We granted the City's petition for writ of certiorari to consider whether a public works project is subject to abatement as a public nuisance when it has been duly authorized by law and has, pursuant to law, been reviewed and approved by concerned...

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28 practice notes
  • Limehouse v. Hulsey, No. 27279.
    • United States
    • United States State Supreme Court of South Carolina
    • June 26, 2013
    ...State ex rel. Vill. of Los Ranchos de Albuquerque v. City of Albuquerque, 119 N.M. 169, 889 P.2d 204 (Ct.App.1993), aff'd,119 N.M. 150, 889 P.2d 185 (1994); Int'l Lottery, Inc. v. Kerouac, 102 Ohio App.3d 660, 657 N.E.2d 820 (Ct.App.1995). However, the majority of courts considering this is......
  • Structures v. United Bhd. of Carpenters & Joiners of Am., No. CIV 17-0397 JB/JLF.
    • United States
    • United States District Courts. 10th Circuit. District of New Mexico
    • May 5, 2017
    ...Complaint ¶¶ 33–34, at 4. In 252 F.Supp.3d 1183 State ex rel. Vill. of Los Ranchos de Albuquerque v. City of Albuquerque, 1994-NMSC-126, 119 N.M. 150, 889 P.2d 185, the Supreme Court of New Mexico explained that private nuisance "is variously described as an invasion of the private use and ......
  • Hartford Fire Ins. Co. v. Gandy Dancer, LLC, No. CIV 10–0137 JB/RHS.
    • United States
    • United States District Courts. 10th Circuit. District of New Mexico
    • August 30, 2013
    ...not common to the public.” [981 F.Supp.2d 1019]State ex rel. Vill. of Los Ranchos de Albuquerque v. City of Albuquerque, 1994–NMSC–126, 119 N.M. 150, 163, 889 P.2d 185, 198. A defendant may be liable for nuisance notwithstanding a physical invasion into the property of another. See Padilla ......
  • Limehouse v. Hulsey, Opinion No.  4805
    • United States
    • Court of Appeals of South Carolina
    • March 10, 2011
    ...it, on "a jurisdictional hiatus," for lack of the mailing, State v. City of Albuquerque, 889 P.2d 204, 207 (N.M. Ct. App. 1993) aff'd 889 P.2d 185 (N.M. 1994), we therefore address whether the mailing is required for the South Carolina Circuit Court to exercise jurisdiction. We start with t......
  • Request a trial to view additional results
28 cases
  • Limehouse v. Hulsey, No. 27279.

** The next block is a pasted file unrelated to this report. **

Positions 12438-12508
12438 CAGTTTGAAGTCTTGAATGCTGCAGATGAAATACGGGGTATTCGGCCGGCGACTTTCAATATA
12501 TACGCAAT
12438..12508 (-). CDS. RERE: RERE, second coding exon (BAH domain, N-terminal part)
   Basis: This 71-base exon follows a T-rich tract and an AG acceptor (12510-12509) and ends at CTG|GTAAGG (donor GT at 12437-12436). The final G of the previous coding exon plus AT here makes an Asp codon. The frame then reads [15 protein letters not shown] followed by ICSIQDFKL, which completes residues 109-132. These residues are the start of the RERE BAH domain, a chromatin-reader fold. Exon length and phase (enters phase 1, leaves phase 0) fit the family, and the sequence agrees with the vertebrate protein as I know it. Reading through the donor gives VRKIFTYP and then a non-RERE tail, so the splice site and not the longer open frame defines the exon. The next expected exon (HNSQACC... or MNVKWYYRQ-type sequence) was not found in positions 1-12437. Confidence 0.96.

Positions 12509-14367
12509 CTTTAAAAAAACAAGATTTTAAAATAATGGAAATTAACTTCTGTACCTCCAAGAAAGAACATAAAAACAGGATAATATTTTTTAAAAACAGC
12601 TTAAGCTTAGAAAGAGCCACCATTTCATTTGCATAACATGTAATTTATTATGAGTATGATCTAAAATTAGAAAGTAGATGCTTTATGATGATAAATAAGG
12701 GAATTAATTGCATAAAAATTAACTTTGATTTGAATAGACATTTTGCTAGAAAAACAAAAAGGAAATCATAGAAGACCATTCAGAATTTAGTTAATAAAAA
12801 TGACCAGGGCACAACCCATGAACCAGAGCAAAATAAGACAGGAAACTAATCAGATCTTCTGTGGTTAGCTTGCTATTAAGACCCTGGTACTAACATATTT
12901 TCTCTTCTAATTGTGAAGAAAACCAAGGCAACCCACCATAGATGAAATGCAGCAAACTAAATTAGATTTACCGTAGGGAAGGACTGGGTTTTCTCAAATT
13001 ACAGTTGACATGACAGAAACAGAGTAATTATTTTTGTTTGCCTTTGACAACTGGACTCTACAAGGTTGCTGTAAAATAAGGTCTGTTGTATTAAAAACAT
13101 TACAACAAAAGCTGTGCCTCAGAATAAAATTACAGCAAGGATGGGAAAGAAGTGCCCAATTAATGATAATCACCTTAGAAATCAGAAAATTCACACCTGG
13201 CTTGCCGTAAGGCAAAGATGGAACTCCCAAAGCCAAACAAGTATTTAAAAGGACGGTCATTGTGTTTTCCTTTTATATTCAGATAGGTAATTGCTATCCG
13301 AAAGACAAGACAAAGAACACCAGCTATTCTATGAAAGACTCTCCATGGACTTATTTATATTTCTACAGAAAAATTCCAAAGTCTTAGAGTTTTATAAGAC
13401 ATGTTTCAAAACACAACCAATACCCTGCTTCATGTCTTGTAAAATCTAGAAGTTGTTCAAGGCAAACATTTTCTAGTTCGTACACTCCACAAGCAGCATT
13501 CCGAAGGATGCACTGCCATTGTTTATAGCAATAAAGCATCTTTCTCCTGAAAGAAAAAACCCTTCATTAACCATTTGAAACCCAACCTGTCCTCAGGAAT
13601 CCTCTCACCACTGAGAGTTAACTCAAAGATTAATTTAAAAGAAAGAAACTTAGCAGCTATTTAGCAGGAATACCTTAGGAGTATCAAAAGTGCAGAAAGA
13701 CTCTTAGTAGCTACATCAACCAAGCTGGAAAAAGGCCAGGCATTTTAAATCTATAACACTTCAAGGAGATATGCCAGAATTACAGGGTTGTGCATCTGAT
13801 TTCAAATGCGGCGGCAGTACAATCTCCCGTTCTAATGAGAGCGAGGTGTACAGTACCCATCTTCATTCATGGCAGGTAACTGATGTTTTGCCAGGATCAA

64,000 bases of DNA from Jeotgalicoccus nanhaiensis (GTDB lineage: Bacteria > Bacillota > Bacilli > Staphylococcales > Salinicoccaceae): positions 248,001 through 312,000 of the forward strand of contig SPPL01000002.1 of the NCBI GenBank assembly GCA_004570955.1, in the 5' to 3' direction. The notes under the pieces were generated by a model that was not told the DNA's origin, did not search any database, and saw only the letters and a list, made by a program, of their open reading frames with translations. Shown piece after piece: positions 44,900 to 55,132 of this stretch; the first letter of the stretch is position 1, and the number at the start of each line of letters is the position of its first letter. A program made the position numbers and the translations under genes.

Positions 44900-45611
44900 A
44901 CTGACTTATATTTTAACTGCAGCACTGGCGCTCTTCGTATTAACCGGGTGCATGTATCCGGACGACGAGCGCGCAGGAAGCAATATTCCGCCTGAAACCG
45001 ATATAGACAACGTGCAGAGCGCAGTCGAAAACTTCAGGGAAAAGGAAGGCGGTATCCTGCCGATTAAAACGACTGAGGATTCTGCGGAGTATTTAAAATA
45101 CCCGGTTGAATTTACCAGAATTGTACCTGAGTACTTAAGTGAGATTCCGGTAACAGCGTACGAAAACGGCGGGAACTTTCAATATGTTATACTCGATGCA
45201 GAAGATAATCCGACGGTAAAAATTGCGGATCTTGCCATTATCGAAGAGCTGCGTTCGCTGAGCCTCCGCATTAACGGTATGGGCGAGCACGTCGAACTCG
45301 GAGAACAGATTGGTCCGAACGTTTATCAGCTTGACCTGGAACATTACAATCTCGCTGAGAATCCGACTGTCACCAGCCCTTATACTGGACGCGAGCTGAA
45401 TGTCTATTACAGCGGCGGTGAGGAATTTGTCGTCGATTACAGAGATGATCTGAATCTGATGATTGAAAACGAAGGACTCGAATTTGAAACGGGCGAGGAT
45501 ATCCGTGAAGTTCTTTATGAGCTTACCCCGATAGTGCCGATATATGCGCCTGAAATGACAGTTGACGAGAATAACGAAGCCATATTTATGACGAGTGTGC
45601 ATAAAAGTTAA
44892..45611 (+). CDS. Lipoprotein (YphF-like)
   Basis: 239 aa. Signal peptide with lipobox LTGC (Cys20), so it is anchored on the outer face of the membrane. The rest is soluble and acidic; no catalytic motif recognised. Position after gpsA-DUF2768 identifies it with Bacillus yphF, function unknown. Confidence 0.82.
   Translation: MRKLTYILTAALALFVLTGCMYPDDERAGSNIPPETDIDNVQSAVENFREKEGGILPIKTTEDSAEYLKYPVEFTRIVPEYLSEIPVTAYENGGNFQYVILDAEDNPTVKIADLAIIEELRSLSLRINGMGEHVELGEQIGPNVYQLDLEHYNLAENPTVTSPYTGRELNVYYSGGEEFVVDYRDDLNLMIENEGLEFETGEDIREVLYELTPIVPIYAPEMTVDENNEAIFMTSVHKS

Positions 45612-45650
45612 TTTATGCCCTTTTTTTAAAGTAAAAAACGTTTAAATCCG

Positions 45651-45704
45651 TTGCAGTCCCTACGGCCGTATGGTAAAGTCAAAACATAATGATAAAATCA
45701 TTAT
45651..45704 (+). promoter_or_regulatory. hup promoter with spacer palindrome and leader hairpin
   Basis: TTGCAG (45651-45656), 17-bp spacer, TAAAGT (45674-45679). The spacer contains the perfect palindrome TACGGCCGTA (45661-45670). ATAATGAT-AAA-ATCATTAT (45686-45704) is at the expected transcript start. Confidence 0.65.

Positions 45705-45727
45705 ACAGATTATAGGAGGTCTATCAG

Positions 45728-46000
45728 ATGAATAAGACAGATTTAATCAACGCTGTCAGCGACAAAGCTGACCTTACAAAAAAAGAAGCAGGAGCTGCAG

• United States
    • United States State Supreme Court of South Carolina
    • June 26, 2013
    ...State ex rel. Vill. of Los Ranchos de Albuquerque v. City of Albuquerque, 119 N.M. 169, 889 P.2d 204 (Ct.App.1993), aff'd,119 N.M. 150, 889 P.2d 185 (1994); Int'l Lottery, Inc. v. Kerouac, 102 Ohio App.3d 660, 657 N.E.2d 820 (Ct.App.1995). However, the majority of courts considering this is......
  • Structures v. United Bhd. of Carpenters & Joiners of Am., No. CIV 17-0397 JB/JLF.
    • United States
    • United States District Courts. 10th Circuit. District of New Mexico
    • May 5, 2017
    ...Complaint ¶¶ 33–34, at 4. In 252 F.Supp.3d 1183 State ex rel. Vill. of Los Ranchos de Albuquerque v. City of Albuquerque, 1994-NMSC-126, 119 N.M. 150, 889 P.2d 185, the Supreme Court of New Mexico explained that private nuisance "is variously described as an invasion of the private use and ......
  • Hartford Fire Ins. Co. v. Gandy Dancer, LLC, No. CIV 10–0137 JB/RHS.
    • United States
    • United States District Courts. 10th Circuit. District of New Mexico
    • August 30, 2013
    ...not common to the public.” [981 F.Supp.2d 1019]State ex rel. Vill. of Los Ranchos de Albuquerque v. City of Albuquerque, 1994–NMSC–126, 119 N.M. 150, 163, 889 P.2d 185, 198. A defendant may be liable for nuisance notwithstanding a physical invasion into the property of another. See Padilla ......
  • Limehouse v. Hulsey, Opinion No.  4805
    • United States
    • Court of Appeals of South Carolina
    • March 10, 2011
    ...it, on "a jurisdictional hiatus," for lack of the mailing, State v. City of Albuquerque, 889 P.2d 204, 207 (N.M. Ct. App. 1993) aff'd 889 P.2d 185 (N.M. 1994), we therefore address whether the mailing is required for the South Carolina Circuit Court to exercise jurisdiction. We start with t......
  • Request a trial to view additional results